Dr. Yen Platz: I have also witnessed a scientific seminar where there were debates between professors and administrators regarding the bronze drums that you are about to submit to the state. Are such seminars, in your opinion, a common occurrence?
A collector of antiques, Nguyen Van Kinh: To compile a national treasure dossier, numerous rigorous and detailed assessment phases must be completed. Initially, we seek subject-matter experts and specialists to do research papers on specific themes. After collecting these specialized studies, specialists and professors in the appropriate subject analyze whether the item is worthy of national treasure designation. Only then will we begin preparing the papers for state recognition. It is a meticulously rational, scientific, and audited study approach.
Experts in discussion about the antiques collection of Mr. Nguyen Van Kinh (Photo: WAJ)
Dr. Yen Platz: You earlier stated to the media that your objective is to preserve national assets from a spiritual perspective; can you tell more about that?
A collector of antiques, Nguyen Van Kinh: Indeed, because I am not professionally qualified in this subject, I have collected and maintained national treasures rather by chance. I also didn't have a strong desire to pursue this from the start. However, one day I realized that these were our predecessors' legacies and that every Vietnamese citizen has a responsibility to preserve them and prevent these treasures from being taken abroad. This is accomplished by paying tribute to these treasures and undergoing the proper processes to get them legally recognized by the government. The purpose is to keep these national treasures in Vietnam and prevent them from being moved abroad.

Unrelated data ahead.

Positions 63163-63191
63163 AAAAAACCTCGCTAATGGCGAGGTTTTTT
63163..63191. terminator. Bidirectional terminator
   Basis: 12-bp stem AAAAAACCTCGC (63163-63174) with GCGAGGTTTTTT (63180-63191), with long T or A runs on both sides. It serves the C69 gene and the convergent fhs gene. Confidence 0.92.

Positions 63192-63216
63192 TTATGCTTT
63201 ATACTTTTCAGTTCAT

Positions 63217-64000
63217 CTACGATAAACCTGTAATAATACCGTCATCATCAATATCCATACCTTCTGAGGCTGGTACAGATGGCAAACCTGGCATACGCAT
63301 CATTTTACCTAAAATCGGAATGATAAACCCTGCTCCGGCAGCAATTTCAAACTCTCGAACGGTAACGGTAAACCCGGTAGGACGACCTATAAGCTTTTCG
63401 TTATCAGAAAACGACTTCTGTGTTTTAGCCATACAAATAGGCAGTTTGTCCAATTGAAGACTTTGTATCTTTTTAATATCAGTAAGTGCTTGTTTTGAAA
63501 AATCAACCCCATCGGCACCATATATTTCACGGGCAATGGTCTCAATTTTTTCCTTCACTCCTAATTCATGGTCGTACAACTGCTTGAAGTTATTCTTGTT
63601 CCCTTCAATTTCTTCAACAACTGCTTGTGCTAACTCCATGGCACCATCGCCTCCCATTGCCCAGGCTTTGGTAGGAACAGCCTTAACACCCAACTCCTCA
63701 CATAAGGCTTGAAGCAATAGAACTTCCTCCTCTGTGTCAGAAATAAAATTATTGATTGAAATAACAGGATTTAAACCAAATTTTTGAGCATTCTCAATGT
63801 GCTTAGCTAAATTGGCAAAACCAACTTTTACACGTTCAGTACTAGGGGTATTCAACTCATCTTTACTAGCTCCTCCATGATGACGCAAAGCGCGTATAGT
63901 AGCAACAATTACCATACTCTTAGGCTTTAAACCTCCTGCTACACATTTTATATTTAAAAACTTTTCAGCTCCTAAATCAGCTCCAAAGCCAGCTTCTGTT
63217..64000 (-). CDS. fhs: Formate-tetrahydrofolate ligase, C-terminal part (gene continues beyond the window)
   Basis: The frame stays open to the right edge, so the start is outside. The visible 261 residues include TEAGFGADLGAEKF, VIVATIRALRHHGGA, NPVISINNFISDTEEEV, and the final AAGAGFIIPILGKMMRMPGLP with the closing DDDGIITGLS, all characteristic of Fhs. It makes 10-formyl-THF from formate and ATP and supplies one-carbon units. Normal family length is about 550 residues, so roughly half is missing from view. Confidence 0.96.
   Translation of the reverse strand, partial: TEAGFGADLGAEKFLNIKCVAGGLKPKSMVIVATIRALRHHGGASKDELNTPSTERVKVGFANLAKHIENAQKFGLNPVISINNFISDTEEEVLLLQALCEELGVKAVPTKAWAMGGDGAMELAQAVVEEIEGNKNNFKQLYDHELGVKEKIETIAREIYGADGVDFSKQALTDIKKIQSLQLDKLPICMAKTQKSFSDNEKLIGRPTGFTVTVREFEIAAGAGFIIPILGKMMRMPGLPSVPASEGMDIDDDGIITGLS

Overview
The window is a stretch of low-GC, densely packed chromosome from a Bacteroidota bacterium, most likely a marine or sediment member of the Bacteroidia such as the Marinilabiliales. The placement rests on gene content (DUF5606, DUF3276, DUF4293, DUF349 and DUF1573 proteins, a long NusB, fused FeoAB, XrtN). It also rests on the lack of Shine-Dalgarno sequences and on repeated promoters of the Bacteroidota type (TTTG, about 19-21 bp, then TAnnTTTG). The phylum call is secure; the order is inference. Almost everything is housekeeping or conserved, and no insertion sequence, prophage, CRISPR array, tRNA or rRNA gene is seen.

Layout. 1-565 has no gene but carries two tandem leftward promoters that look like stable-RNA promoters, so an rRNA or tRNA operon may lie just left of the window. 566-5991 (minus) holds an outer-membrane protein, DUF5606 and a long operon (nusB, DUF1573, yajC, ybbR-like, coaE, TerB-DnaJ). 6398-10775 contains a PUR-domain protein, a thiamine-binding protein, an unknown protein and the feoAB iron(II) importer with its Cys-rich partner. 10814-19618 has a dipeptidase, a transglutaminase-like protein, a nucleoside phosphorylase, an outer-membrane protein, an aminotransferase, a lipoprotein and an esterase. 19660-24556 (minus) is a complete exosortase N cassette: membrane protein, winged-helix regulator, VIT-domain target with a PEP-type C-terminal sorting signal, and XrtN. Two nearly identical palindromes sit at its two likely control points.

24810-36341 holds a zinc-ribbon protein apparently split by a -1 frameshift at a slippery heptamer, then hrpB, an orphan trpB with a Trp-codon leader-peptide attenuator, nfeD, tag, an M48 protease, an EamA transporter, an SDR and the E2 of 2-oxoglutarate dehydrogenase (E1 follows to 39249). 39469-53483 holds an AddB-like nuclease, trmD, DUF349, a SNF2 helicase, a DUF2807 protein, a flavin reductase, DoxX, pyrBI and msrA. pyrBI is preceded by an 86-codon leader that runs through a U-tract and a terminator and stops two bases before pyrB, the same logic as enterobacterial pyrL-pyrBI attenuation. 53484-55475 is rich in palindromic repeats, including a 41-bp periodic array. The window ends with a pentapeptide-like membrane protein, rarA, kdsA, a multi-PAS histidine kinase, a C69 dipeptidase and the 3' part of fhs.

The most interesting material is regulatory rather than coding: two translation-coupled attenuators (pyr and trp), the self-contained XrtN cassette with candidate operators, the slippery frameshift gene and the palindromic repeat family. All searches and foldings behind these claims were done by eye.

Dr. Yen Platz: Do you think that protecting national treasures is similar to safeguarding the soul of the nation?
A collector of antiques, Nguyen Van Kinh: I think I am a caretaker, tasked with the mission of preserving the treasures left by our forefathers so that future generations can admire them.
Dr. Yen Platz: Many antiquity collectors in other countries are keen to return cultural artifacts to their home countries, including Vietnam. What are your thoughts on this, and are you willing to work with them?
A collector of antiques, Nguyen Van Kinh: Vietnam's cultural artifacts have been fleeing the nation in large numbers. Among the treasures of Vietnam situated overseas or yet to be repatriated, I have to spend money to acquire these artifacts with the intention of turning them into national treasures and preserving them for our country. So, if there is any collaboration that might help preserve our national history, I am eager to participate and fully support it.
A corner of the museum belongs to the antiques collector, Mr.Nguyen Van Kinh. (Photo: WAJ)
Dr. Yen Platz: You are currently involved in two major projects: gathering national treasures and building the Heritage Park. What messages do you want to convey to future generations?
A collector of antiques, Nguyen Van Kinh: To achieve sustainable growth and do good for current and future generations, a country must first respect its cultural history, show appreciation, and honor our forefathers. Every Vietnamese should be aware of their responsibilities to preserve the legacy bequeathed by their forefathers. Take pride in our predecessors and strive for a better future; work together to preserve Vietnamese culture.
Ha Noi, 24th May 2023